July 16, 2001
Seeing By The Light of My Own Candle
Knitting Factory Records KFW 291
Does anyone know if pictures of Bill Monroe, mandolin-playing father of Bluegrass music are going up on the walls in Manhattan's Lower East Side clubs next to photos of Cecil Taylor and Miles Davis?
Perhaps not, but this is the second CD in that many weeks featuring New York downtown improvisers to show up with the mandolin as a lead instrument. The first, Ori Kaplan's GONGOL (also on Knitting Factory Records) used the miniature eight string sparingly, but on this unusual disc it's front and centre all the way through.
That probably tells you something about the openness to sounds saxophonist Rob Reddy's Sleeping Dogs band exhibits on this outing. Additionally, since the mandolin strings are tuned in pairs to the equivalent notes on the violin, it shouldn't be surprising that the mandolin maven on these seven tracks is fiddler Charles Burnham. His contributions certainly introduce a unique sound to the compositions.
Of course, Burnham is no stranger to uncommon improv circumstances either. He has been a member of the String Trio of New York and of some of guitarist James "Blood" Ulmer's bands.
Described as the most "jazz-like" of Reddy's many combos, which include rock and ethnic hybrids like Quttah and Honor System, these Sleeping Dogs can be seen as kissin' cuzzins to experimental noise makers rather than to more conventional bands.
With mandolin and then bass lines upfront on "See the Elephant", it appears as if the pachyderm in question comes from Indiana rather than India, and suggests what would have happened if a string band has been let loose on an Albert Ayler session. Little smears and swatches of sound come from Reddy's alto saxophone and John Carlson's pocket trumpet, with the drums, courtesy of Guillermo E. Brown of David S. Ware's quartet, getting a full workout somewhere behind. Finally the tune resolves itself as half dirge and half nursery rhyme.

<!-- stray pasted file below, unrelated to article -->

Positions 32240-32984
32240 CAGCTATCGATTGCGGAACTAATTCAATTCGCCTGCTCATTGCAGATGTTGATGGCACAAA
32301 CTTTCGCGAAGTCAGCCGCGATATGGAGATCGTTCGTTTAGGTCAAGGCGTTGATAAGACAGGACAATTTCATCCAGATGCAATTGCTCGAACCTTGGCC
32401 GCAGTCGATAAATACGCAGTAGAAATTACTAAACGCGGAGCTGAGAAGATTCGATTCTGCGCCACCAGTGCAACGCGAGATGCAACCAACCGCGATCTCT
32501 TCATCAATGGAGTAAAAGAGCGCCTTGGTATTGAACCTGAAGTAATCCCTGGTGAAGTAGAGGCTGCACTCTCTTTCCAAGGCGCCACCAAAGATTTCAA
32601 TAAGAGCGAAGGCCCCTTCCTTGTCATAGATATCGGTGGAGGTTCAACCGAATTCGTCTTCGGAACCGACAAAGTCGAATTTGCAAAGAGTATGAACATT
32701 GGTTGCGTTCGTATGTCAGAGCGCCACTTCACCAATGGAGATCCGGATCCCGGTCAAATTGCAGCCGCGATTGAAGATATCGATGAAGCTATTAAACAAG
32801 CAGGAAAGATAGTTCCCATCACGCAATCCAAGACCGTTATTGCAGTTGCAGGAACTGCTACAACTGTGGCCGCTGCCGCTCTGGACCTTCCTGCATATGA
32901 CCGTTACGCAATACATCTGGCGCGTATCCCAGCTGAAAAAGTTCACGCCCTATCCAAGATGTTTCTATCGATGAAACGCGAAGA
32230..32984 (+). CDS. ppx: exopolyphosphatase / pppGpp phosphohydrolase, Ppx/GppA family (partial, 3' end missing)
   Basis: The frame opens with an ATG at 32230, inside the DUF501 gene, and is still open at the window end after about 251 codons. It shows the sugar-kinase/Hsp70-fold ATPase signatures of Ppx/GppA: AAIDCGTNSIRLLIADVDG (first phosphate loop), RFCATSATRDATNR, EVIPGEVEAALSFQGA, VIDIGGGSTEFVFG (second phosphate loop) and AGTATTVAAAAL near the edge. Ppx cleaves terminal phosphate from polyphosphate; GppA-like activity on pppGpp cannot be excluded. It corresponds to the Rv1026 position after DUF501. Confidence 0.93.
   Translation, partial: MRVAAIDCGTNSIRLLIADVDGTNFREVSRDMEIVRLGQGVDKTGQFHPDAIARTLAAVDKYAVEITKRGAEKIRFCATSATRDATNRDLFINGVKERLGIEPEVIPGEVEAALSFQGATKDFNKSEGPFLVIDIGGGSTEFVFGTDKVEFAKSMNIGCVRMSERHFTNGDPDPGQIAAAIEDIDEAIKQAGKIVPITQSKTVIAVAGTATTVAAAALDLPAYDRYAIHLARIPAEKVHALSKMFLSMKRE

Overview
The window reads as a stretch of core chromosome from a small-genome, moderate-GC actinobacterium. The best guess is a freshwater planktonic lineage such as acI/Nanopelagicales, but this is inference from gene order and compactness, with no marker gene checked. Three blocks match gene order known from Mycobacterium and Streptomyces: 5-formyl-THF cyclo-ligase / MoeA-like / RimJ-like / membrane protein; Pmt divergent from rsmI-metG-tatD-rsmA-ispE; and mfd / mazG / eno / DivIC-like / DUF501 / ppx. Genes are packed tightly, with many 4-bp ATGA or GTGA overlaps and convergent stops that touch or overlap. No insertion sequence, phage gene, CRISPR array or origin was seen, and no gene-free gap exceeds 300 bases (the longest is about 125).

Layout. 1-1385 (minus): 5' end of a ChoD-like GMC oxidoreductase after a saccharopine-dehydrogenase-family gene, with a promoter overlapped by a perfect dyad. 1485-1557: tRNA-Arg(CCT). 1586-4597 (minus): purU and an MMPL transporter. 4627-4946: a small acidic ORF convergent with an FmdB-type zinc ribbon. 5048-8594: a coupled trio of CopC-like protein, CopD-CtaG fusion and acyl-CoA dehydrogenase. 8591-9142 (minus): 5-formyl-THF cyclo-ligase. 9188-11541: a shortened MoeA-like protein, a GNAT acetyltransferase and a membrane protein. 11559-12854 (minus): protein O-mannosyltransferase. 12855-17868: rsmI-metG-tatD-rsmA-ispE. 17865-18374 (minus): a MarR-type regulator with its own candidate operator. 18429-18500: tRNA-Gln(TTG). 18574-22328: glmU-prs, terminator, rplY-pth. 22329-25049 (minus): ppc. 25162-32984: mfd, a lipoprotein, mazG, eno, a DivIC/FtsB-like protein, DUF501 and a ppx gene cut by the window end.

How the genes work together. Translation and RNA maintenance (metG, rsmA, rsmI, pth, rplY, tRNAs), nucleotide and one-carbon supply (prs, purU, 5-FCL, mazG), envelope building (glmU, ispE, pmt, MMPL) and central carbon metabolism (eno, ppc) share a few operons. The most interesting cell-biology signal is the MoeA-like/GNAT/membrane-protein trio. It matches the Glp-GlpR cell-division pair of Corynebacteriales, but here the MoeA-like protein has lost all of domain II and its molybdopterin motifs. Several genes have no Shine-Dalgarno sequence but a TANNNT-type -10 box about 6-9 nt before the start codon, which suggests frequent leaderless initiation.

It's the same with "Prayer," the final piece, where Burham's plectrum strums turn positively Neapolitan, while the sour-sounding horn charts create an air of sadness and melancholy. Even the enigmatically named "Rjoc" could see the band on its way to a New Orleans funeral, though it sort of drags rather than marches
Dissonance is the keyword when Burnham turns to his fiddle on "Child", going beyond the high pitches of first violinists to saw away on all four strings like a contemporary Stuff Smith. This isn't a viola d'amore, but a violin of war. Moreover, while the offcentre tune itself may put you in mind of a whiny child, the precise muted trumpet work is so hushed that you can actually hear Dom Richards' bass in the background. Here and elsewhere Carlson, who has also held first chair in Satoko Fujii's orchestra, definitively shows that his influences go beyond the usual New Thing suspects.
Those insistent on being happy all the time probably won't be taken in by the atonality and air of despondency that seems to hang onto every tune here. Who says music has to make you happy, though, considering depression is just as legitimate an emotion —or medical condition — as exhilaration.
All in all these sleeping dogs shouldn't lie. Instead they should be encouraged to play.
— Ken Waxman
Track Listing: 1. Street Angel House Davel 2. Victim 3. My Own Candle 4. Child 5. Rjoc 6. See The Elephant 7. Prayer III
Personnel: John Carson (trumpet, pocket trumpet); Rob Reddy (soprano and alto saxophones); Charlie Burnham (violin and mandolin); Dom Richards (bass); Guillermo E. Brown (drums)